Page E1.2 . 24 October 2012   
ArchitectureWeek - Environment Department
HOME   |   DESIGN   |   PEOPLE & PLACES   |   CONTEXT   |   CULTURE   |   TECHNOLOGY   |   SEARCH
< Prev Page Next Page >
 
CONTEXT
 
  •  
  • The Corruption of Wood
     
  •  
  • Design Context & Environment Headlines

     

    AND MORE
      Current Contents
      Blog Center
      Download Center
      New Products
      Products Guide
      Classic Home
      Architecture Forum
      Architects Directory
      Topics Library
      Complete Archive
      Web Directory
      About ArchWeek
      Search
      Subscribe & Contribute
      Free Newsletters
       

     
    QUIZ

    [an error occurred while processing this directive]

    The Corruption of Wood

    continued

    It's not enough that strip-mined hillsides can be replanted with a spindly monoculture of fiber stalks, pushed up with chemical fertilizer and defended with massive aerial spraying of herbicides and other broadly toxic pesticides.

    The richly interwoven web of life that is the ecosystem of an intact Pacific Northwest forest restrains steep slopes, builds and maintains top soil, filters water and buffers peak stream flows, maintains cool understory temperatures, broods freshwater and anadromous fish, supports myriad species of resident and seasonal birds and wildlife, and sequesters carbon from our overtaxed atmosphere.

    We know scientifically that the intact forest is essential to the health of salmon, seabirds, and in turn even orca populations, as well as for elk and owls. In turn, it has been shown that historically the remains of spawning salmon fertilize the forest, their oceanic isotopes detectable in trees tops far from a watercourse.

    Decline and simplification of the forest causes decline in salmon, which causes further decline in the forest, and so on. Ecology is all about feedback loops — not free lunches.

    Myths and Faith

    Similar in a way to climate change, some of the eventual impacts of widespread clearcutting are separated from the extraction act in time and location. After all, in many forest areas west of the Cascade range, when a patch of trees is cut down, it starts to grow back spontaneously within a few years.

    Yet each time the woods are clearcut, and when they are replanted as "managed forest," slopes erode, soil is lost, streams are silted and down cut, fungi, invertebrates, fish, fowl and mammals are scattered, starved, and killed.

    ADVERTISEMENT...
    GET GRAPHIC — BIG PICTURE ADS AT ARCHWEEK...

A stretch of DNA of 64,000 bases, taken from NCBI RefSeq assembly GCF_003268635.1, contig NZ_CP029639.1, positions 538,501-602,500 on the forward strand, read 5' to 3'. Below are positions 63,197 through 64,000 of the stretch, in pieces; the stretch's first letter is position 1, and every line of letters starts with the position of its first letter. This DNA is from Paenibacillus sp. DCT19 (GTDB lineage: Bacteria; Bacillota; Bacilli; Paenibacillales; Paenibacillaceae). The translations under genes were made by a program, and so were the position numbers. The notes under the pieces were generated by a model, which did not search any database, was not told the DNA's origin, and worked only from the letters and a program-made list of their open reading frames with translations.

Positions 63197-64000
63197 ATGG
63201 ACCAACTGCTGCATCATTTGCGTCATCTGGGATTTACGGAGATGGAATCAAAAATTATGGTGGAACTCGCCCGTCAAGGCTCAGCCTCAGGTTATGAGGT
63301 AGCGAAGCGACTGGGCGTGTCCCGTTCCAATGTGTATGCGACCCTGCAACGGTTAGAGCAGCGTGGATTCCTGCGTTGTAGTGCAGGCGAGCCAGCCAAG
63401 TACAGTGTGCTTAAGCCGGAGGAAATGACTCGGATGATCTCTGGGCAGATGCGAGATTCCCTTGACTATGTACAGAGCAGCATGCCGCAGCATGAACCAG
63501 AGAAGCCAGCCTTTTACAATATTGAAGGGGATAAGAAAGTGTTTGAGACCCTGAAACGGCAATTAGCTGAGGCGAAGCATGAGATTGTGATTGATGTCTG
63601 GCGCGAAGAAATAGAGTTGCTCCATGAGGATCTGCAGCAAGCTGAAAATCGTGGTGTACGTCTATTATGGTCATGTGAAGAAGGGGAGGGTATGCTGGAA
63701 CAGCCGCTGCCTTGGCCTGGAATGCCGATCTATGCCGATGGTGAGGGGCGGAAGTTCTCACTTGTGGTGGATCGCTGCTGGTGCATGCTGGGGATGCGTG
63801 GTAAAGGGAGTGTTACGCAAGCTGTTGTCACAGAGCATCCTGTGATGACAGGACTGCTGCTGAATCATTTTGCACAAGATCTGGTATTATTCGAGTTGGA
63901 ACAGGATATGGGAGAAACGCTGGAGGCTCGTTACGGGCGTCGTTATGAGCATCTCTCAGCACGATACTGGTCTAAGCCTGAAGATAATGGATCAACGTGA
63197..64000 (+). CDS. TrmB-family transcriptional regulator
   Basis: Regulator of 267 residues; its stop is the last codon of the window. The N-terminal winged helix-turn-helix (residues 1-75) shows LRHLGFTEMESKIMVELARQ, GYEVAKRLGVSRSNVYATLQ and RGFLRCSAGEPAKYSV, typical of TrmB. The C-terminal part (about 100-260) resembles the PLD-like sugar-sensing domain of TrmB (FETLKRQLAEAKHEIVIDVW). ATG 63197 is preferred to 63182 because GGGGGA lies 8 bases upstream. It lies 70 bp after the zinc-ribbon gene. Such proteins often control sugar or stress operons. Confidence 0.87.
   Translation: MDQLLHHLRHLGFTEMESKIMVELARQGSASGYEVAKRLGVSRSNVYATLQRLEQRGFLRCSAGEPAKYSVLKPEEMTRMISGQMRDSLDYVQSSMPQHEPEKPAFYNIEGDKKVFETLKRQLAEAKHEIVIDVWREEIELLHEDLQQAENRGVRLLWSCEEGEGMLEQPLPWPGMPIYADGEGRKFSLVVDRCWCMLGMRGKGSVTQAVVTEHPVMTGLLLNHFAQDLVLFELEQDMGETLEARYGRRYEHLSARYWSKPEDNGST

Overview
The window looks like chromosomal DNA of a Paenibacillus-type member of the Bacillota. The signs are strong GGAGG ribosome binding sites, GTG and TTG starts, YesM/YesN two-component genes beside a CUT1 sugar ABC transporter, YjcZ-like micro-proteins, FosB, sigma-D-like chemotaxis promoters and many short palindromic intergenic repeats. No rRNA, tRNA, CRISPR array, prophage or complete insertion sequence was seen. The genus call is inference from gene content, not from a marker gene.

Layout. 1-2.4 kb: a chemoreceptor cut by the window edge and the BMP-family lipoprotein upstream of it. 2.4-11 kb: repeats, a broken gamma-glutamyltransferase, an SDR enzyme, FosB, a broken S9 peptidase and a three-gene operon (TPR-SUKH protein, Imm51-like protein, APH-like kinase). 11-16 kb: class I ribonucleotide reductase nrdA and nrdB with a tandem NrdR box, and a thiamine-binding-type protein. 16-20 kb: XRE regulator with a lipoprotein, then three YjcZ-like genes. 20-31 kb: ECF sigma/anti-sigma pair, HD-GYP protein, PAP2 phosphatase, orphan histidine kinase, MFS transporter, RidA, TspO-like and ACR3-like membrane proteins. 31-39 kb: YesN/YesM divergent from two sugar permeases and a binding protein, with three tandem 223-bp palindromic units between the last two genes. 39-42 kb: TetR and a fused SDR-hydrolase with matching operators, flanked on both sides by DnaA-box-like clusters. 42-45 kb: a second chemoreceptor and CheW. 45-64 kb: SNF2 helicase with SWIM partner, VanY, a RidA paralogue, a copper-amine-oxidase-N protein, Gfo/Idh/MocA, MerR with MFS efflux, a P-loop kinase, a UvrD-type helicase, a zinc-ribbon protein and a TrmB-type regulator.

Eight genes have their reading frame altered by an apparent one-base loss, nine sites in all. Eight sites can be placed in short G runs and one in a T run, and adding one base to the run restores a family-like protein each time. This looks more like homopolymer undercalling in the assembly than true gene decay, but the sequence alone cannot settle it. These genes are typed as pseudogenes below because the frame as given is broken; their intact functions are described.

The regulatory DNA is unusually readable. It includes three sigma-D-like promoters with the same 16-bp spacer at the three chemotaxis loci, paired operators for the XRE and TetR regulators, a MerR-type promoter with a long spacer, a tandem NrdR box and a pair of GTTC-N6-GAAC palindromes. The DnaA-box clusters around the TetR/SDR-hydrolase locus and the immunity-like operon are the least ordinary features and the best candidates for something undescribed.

The underlying faith that forest regrowth as provided by Nature for millennia is something inevitable, is reminiscent of the great faith that the free lunch of fossil fuel energy can go on indefinitely.

    And — like the faith that humankind will somehow be held harmless from the inevitable outcomes of continued mountaintop removal and tar sands mining, ubiquitous petrochemical pollution, and use of the atmosphere as a vast open sewer — the faith in forest returning is buttressed and protected by great heaps of pseudoscientific mythology.

    The reality is that on much land in the Pacific Northwest, particularly the industrial forest lands of Oregon managed under the pernicious Oregon Forest Practices Act, even where there is a dense stand of conifers, there is truly no longer a forest — in the sense of the diverse, resilient, tree-centered life-giving landscape, in which the Douglas fir, for instance, evolved millions of years ago.

    Myths of Timber

    The myths of timber are many and widespread. Interestingly, professional foresters we have spoken with are often dismayed by the prevalence and frequent repetition of so much misinformation. Yet very few are willing to speak above a whisper, in a regional wood products culture where timber barons control much wealth and political power, such that failure to toe the industry line is expected to result in quick, decisive ostracism and loss of livelihood.

    Myth of Thinning

    It is often stated that forests need to be actively thinned to grow robustly, to prevent wildfire, to resist beetle attack, to improve ecological structure, or for other reasons. A failure to thin is sometimes seen as a travesty of forest mismanagement.

    First, the forests that show the greatest apparent need for thinning are typically those that were industrially planted with purposefully-close tree spacings. This close planting is done for purely silvicultural reasons, including crowding out competitor species to achieve an intentional monoculture, and suppressing conifer branches as a short-cut to producing knot-free lumber.

    Second, when trees grow naturally in dense stands, for instance in some cases after a major "stand-replacing" disturbance, the trees naturally weed themselves out in the race for sunlight, as they have for millions of years. Human assistance in the process is optional at best.

    Third, in many cases, thinning actually hurts progress toward the stated goals. Thinned forests, with more open canopies, are commonly warmer and drier than before thinning, potentially increasing fire susceptibility. And when variable size thinning, as opposed to bottom-up thinning, bows to commercial pressure and takes from among the largest, oldest trees in a stand, it's virtually impossible that the actual outcome will be reaching "old growth characteristics" sooner.